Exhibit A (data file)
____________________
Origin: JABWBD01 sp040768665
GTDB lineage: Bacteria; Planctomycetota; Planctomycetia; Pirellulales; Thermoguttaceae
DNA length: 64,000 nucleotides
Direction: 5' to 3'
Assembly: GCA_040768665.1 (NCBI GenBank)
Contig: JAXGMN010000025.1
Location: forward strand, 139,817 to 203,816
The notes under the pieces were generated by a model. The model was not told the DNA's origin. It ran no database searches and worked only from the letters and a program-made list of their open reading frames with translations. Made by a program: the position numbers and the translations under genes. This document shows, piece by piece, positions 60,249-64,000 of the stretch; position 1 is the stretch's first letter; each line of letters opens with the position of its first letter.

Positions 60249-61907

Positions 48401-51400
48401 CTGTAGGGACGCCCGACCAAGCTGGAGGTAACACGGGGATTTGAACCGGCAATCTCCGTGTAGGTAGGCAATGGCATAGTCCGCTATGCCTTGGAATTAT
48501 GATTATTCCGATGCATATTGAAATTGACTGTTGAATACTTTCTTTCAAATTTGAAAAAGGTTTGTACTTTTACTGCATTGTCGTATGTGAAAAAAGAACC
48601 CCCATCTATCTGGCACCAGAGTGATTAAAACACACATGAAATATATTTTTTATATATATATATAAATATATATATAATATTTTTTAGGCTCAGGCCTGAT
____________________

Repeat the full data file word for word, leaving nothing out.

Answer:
Origin: JABWBD01 sp040768665
GTDB lineage: Bacteria; Planctomycetota; Planctomycetia; Pirellulales; Thermoguttaceae
DNA length: 64,000 nucleotides
Direction: 5' to 3'
Assembly: GCA_040768665.1 (NCBI GenBank)
Contig: JAXGMN010000025.1
Location: forward strand, 139,817 to 203,816
The notes under the pieces were generated by a model. The model was not told the DNA's origin. It ran no database searches and worked only from the letters and a program-made list of their open reading frames with translations. Made by a program: the position numbers and the translations under genes. This document shows, piece by piece, positions 60,249-64,000 of the stretch; position 1 is the stretch's first letter; each line of letters opens with the position of its first letter.

Positions 60249-61907

Positions 48401-51400
48401 CTGTAGGGACGCCCGACCAAGCTGGAGGTAACACGGGGATTTGAACCGGCAATCTCCGTGTAGGTAGGCAATGGCATAGTCCGCTATGCCTTGGAATTAT
48501 GATTATTCCGATGCATATTGAAATTGACTGTTGAATACTTTCTTTCAAATTTGAAAAAGGTTTGTACTTTTACTGCATTGTCGTATGTGAAAAAAGAACC
48601 CCCATCTATCTGGCACCAGAGTGATTAAAACACACATGAAATATATTTTTTATATATATATATAAATATATATATAATATTTTTTAGGCTCAGGCCTGAT